In the course of the review by this Office, the Hospital indicated that it was no longer seeking to rely on section 36(1)(b) in this case, but was maintaining its reliance on section 35 to refuse access to the report in question. However, in its submission to this Office, the Contractor raised arguments which I consider to relate to section 36(1)(a). Therefore, while that provision was not previously relied on by the Hospital, for completeness, I consider it appropriate to consider it as part of my review.
This review is therefore solely concerned with whether the Hospital was justified in refusing access to a fire safety report on the basis of sections 35 and 36(1)(a) of the FOI Act.
The record at issue comprises a 33-page report prepared by a third party Contractor following an inspection of the fire detection systems, alarm systems and emergency light systems at the Hospital. The report highlights areas of non-compliance with relevant statutory requirements and standards for fire detection, alarm systems and emergency lighting and proposes measures which could be taken by the Hospital to address areas of non-compliance and to modernise the technology currently used. In the course of correspondence with this Office, the Hospital said that a tender process has recently concluded to appoint a contractor to install new fire detection and alarm and emergency lighting systems at the Hospital.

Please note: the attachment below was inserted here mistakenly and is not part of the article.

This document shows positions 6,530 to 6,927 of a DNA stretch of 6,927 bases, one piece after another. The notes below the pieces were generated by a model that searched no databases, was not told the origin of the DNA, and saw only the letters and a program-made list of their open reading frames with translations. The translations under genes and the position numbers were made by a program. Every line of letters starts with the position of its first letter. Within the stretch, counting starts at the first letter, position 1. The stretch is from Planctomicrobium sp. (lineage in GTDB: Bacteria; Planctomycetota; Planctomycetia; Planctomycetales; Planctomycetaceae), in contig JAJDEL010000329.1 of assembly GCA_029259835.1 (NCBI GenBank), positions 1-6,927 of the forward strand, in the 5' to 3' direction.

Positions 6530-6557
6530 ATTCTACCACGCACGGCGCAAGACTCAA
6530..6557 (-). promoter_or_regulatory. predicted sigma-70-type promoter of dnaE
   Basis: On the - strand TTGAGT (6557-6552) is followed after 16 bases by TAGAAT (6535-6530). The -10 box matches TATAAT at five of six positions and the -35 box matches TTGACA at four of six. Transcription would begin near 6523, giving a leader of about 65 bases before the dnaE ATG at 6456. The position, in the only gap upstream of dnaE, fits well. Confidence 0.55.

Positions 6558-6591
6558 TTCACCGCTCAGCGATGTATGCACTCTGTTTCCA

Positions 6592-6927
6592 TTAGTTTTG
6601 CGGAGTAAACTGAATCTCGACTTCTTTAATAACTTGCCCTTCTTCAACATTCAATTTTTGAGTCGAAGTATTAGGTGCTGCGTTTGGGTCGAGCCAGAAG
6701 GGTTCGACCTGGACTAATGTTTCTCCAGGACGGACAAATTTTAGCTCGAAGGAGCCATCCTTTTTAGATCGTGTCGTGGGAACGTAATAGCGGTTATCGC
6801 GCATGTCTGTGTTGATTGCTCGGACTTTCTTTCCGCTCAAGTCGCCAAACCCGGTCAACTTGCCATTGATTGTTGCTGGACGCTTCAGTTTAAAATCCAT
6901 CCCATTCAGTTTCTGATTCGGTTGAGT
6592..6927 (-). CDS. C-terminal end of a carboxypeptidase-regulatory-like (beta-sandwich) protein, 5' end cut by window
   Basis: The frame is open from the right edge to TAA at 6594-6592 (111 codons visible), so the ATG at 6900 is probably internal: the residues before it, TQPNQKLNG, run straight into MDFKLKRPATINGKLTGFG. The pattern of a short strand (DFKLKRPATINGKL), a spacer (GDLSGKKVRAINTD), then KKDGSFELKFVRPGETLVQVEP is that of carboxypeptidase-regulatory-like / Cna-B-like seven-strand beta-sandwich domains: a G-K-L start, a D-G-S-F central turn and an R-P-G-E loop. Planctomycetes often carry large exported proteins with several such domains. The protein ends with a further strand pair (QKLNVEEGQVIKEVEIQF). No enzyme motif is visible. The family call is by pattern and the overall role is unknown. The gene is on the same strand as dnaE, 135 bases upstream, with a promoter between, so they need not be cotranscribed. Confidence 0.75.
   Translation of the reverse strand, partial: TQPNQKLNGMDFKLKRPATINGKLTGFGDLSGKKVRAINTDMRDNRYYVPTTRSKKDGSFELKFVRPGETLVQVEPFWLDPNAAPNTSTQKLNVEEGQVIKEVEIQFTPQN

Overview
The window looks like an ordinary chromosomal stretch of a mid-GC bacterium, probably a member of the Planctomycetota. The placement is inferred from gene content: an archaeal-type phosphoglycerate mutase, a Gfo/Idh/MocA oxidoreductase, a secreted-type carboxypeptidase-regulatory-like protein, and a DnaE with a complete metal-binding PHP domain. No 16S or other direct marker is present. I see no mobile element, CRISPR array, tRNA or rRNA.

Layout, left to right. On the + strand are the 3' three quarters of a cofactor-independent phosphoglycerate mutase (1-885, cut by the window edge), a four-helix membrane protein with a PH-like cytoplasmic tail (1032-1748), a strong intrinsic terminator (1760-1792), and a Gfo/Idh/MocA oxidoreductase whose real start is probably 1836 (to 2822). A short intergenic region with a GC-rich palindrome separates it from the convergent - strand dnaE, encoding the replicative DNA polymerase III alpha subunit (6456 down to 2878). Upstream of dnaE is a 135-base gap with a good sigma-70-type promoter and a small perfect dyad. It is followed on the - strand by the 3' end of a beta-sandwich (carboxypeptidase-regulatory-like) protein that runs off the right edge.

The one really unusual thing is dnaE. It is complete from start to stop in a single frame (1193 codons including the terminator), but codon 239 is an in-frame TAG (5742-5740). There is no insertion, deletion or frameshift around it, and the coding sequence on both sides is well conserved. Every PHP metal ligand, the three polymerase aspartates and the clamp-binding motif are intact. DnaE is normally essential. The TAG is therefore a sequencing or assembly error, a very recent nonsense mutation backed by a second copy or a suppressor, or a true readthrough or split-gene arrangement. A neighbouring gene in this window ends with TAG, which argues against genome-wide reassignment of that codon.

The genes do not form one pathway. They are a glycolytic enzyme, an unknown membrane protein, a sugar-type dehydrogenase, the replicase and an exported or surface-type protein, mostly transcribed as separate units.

In his submission to this Office, the applicant argued that it is impossible to see how the contents of a factual report on fire safety at the Hospital could be commercially sensitive. The applicant also referred to the minutes of a meeting of the Board of the Hospital which took place on 7 July 2022 and which were publically available on the Hospital’s website. The applicant referred to a reference in these minutes stating that it would cost €2.4 million to implement the findings as set out in the Contractor’s report, of which €250,000 was to be provided in 2022 to engage fire consulting contractors.